Today I want to talk about other people.

I don’t think we see other people properly. I certainly, too often, don’t see other people properly. I didn’t see the woman on the concourse at Kings Cross. The rioters didn’t see the small store owners whose livelihoods were destroyed and the hacking journalists didn’t see the subjects of their more odious invasions of privacy properly.


There is religious doctrine on the matter of how to see other people – a theology of humanity, if you will. Such a theology begins with the notion that human beings are created in the image of God – folded up in each of us is a glimmer of transcendence.

Such a theology would include the Rabbinic text which articulates the notion that a person who takes the life of another is considered as if they have destroyed an entire world.[2]

Such a theology of humanity would eventually settle down to consider the work of the French Jewish writer and thinker Emmanuel Levinas.


Levinas’ great question was this – where does moral behaviour come from? He suggested morality was born out of the encounter with another person. When you look at another person – really see them – suggested Levinas, you realise they are fragile. You realise the possibility of hurting them, wounding them. And it moves you. The more you see another person the more you feel obligated by being in their presence, by being part of their fragile life, by the awareness of how flimsy life is – ‘like withering grass, a fading flower, a passing shade, a dissipating cloud, a blowing wind, flying dust, and a fleeting dream.’[3] We just prayed that prayer together. It’s fine to acknowledge your own fragility on this day, but it’s more important to recognise the fragility of the other.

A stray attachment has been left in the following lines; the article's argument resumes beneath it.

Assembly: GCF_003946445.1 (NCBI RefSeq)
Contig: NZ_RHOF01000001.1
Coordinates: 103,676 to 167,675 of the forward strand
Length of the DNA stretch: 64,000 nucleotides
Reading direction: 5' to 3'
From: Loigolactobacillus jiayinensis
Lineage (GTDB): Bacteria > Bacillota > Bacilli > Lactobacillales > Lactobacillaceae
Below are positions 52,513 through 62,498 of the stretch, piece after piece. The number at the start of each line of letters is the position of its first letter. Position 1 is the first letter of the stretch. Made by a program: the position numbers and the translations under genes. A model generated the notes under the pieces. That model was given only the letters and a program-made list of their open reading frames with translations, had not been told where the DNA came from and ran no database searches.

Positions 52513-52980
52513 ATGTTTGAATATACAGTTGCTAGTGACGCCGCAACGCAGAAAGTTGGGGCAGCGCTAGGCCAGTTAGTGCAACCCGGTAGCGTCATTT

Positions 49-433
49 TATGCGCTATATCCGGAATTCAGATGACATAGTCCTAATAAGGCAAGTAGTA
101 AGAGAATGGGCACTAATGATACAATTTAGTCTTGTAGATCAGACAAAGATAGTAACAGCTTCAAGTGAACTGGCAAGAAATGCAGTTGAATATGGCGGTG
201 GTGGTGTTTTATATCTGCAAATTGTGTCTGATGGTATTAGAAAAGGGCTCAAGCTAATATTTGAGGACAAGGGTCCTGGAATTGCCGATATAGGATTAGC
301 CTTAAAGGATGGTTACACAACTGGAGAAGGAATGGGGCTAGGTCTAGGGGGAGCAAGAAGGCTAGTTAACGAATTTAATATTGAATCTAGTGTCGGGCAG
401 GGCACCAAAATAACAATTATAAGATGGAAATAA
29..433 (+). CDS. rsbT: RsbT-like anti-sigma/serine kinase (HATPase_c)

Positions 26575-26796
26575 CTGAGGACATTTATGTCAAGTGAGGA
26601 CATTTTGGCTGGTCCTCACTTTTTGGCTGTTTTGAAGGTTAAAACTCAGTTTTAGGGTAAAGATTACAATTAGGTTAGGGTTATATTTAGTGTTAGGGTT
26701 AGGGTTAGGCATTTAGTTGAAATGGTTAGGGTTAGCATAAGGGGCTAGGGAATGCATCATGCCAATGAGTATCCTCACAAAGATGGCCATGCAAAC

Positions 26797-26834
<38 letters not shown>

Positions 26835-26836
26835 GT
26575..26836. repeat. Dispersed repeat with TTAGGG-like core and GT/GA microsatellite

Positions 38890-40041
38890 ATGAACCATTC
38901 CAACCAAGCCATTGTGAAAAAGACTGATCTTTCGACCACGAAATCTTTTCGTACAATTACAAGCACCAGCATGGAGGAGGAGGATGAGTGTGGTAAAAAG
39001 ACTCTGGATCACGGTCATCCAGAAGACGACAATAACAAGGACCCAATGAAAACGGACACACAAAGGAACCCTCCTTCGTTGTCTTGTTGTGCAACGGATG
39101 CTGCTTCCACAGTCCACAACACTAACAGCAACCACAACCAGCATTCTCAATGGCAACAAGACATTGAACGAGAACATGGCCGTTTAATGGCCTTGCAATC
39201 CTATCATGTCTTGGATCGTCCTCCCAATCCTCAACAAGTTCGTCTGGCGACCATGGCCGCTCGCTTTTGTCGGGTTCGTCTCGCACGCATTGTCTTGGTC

A tale from the Talmud –

Rabbi Eleazar was ill and Rabbi Yochanan went to visit him, he saw Rabbi Eleazar was weeping and asked why he was weeping. Rabbi Eleazar replied: I am weeping because of this beauty that is will rot in the earth.

Rabbi Yochanan replied, ‘For this you surely have a reason to weep; and they both wept together.[4]


The biggest perk of my job is that I get the best seat in the house at a wedding. Under a Chuppah I watch a bride and groom cry, and I think, most often, they are crying because they understand precisely what Levinas meant – they get the fragility of it all.